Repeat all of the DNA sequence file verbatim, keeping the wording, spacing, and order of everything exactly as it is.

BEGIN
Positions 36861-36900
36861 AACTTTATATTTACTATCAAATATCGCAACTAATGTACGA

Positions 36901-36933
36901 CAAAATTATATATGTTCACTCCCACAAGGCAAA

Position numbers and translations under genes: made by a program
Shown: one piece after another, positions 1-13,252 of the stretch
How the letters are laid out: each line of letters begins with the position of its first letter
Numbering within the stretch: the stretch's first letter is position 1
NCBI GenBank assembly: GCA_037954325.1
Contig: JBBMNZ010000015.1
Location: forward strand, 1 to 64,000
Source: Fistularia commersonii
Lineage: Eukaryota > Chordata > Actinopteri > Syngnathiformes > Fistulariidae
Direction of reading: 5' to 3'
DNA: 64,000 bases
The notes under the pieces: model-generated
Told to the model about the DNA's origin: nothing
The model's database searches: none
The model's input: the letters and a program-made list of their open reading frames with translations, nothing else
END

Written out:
Positions 36861-36900
36861 AACTTTATATTTACTATCAAATATCGCAACTAATGTACGA

Positions 36901-36933
36901 CAAAATTATATATGTTCACTCCCACAAGGCAAA

Position numbers and translations under genes: made by a program
Shown: one piece after another, positions 1-13,252 of the stretch
How the letters are laid out: each line of letters begins with the position of its first letter
Numbering within the stretch: the stretch's first letter is position 1
NCBI GenBank assembly: GCA_037954325.1
Contig: JBBMNZ010000015.1
Location: forward strand, 1 to 64,000
Source: Fistularia commersonii
Lineage: Eukaryota > Chordata > Actinopteri > Syngnathiformes > Fistulariidae
Direction of reading: 5' to 3'
DNA: 64,000 bases
The notes under the pieces: model-generated
Told to the model about the DNA's origin: nothing
The model's database searches: none
The model's input: the letters and a program-made list of their open reading frames with translations, nothing else